Meg has also been selling some of the vegetables from Grandmère's farm on the black market while secretly working for the resistance. When she unscrambles a message from them that reads Follow the German, Meg knows just who that is - newly arrived Lieutenant Becker, friendly upfront, cold-blooded underneath. And unfortunately, he now knows Meg's face now, after he figures out she was following him.
But Lieutenant Becker is temporarily forgotten about when Meg gets home and finds a badly wounded British officer, Captain Henry Stewart, in the barn, who claims to know Meg's father. After much sneaking around to help Captain Stewart, it turns out that he was on a rescue mission which he can no longer carry out. That's not all Meg discovers - it seems her mother has been working as a secret radio operator for the resistance.
It turns out that the rescue mission Captain Stewart parachuted into France to carry out involved three Germans, Albert, Liesel, and Jakob, posing as a family named Durand. Since Captain Stewart is too injured to carry out his mission, it is decided that Meg would lead the Durands to Spain and safety. Before she leaves, she is given a note from her father that Captain Stewart delivered, written in coded language. The next day Meg finds the Durands hiding in a cave where she also finds Captain Stewart's backpack full of spy paraphernalia and a warning not let anyone see what's in it. Fortunately, Meg was told that there are resistance workers along the way who are aware of the mission and can provide some assistance, but for the most part, the four are on their own.
As if their journey weren't difficult enough, Lieutenant Becker is on Meg's trail, suspecting her of resistance work. And just as they get to the point where they should head to Spain, Meg solves her father's message and insists they go to Switzerland instead. But why? And why would he say not to trust one of the "Durands" and which one?
Rescue is an exciting book, full of mystery, intrigue, danger, and betrayal. It's the kind of book my today self thinks is at time preposterous yet I know my 11/12-year-old-self would have hung on every word and every moment of danger. But my today self also knows that codes and ciphers were very popular during WWII, so it isn't surprising that Meg and her dad have their fun with them. Would I let a 12-year-old do what Meg is asked to do? Not a chance, but during the war, kids did this and more.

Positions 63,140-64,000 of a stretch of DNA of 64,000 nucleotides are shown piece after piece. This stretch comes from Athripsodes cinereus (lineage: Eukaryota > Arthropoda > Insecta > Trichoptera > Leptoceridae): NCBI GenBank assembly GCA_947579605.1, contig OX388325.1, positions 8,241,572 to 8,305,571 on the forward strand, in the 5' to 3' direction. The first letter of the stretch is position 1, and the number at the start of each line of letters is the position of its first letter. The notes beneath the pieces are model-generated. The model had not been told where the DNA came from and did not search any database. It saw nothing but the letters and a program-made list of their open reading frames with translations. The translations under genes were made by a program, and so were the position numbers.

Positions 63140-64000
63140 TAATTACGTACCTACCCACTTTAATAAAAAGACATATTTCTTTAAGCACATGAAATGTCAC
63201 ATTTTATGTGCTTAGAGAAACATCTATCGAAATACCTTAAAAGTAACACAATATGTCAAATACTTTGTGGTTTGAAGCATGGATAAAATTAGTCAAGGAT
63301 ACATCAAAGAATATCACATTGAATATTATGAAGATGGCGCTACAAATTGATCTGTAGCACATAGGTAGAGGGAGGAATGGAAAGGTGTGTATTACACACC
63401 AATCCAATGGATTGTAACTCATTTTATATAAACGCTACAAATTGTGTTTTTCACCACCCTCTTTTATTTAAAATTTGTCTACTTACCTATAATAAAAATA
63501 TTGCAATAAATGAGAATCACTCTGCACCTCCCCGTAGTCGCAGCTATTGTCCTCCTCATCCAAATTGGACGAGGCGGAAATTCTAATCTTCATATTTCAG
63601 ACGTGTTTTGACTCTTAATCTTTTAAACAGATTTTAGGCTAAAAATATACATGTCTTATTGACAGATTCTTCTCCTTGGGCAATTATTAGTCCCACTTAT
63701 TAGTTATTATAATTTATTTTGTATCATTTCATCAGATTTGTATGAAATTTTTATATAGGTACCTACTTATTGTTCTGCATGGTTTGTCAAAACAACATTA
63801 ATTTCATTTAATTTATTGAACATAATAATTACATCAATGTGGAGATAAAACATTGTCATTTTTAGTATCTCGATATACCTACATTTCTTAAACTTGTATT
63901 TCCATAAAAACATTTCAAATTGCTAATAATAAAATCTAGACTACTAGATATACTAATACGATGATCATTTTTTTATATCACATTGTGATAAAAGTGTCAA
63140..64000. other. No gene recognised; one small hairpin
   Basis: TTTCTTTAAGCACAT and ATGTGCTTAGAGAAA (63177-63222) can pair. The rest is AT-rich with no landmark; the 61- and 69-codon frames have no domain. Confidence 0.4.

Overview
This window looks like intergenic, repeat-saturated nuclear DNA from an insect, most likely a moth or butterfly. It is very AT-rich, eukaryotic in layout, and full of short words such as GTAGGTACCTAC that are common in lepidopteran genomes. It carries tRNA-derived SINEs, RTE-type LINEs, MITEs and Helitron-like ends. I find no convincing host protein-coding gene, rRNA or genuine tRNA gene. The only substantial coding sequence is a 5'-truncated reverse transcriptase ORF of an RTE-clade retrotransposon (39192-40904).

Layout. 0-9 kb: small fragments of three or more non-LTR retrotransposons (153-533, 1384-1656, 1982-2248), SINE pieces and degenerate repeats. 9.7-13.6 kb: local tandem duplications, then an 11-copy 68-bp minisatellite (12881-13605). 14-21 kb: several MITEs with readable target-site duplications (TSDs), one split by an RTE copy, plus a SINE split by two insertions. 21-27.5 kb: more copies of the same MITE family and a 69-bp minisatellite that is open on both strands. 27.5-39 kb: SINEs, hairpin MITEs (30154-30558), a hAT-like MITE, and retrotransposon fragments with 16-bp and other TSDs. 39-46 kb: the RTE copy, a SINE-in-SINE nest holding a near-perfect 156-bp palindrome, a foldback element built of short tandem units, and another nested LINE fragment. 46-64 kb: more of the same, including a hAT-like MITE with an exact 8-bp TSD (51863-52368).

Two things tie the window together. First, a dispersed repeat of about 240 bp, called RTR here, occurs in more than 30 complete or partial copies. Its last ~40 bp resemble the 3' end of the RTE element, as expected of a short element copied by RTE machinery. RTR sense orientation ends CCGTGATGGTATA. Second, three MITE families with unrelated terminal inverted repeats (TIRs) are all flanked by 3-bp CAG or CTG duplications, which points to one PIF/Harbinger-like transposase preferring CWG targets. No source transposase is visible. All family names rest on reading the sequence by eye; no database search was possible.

Captain Stewart was part of the Special Operations Executive (SOE), as was Meg's father, and he arrived in France with his bag of spy tools, including a spy manual, which Meg refers to often. I liked that Nielsen used the rules from the book for some of her chapter headings. Since they worked in so well with what happens in the chapters they head, I suspect it was a made up book, but fun nevertheless.
Nielsen has included a section called Secret Codes at the end of the novel for readers intrigued by them that includes all kinds of different codes they can try. I was one of those geeky kids who loved codes and secret languages growing up and still have a fascination for them.* There is also a section called The Special Operations Executive for readers unfamiliar with this organization created by Winston Churchill in 1940.
Rescue is an exiting book that should appeal to anyone who likes historical fiction about WWII that includes plenty of adventure and danger.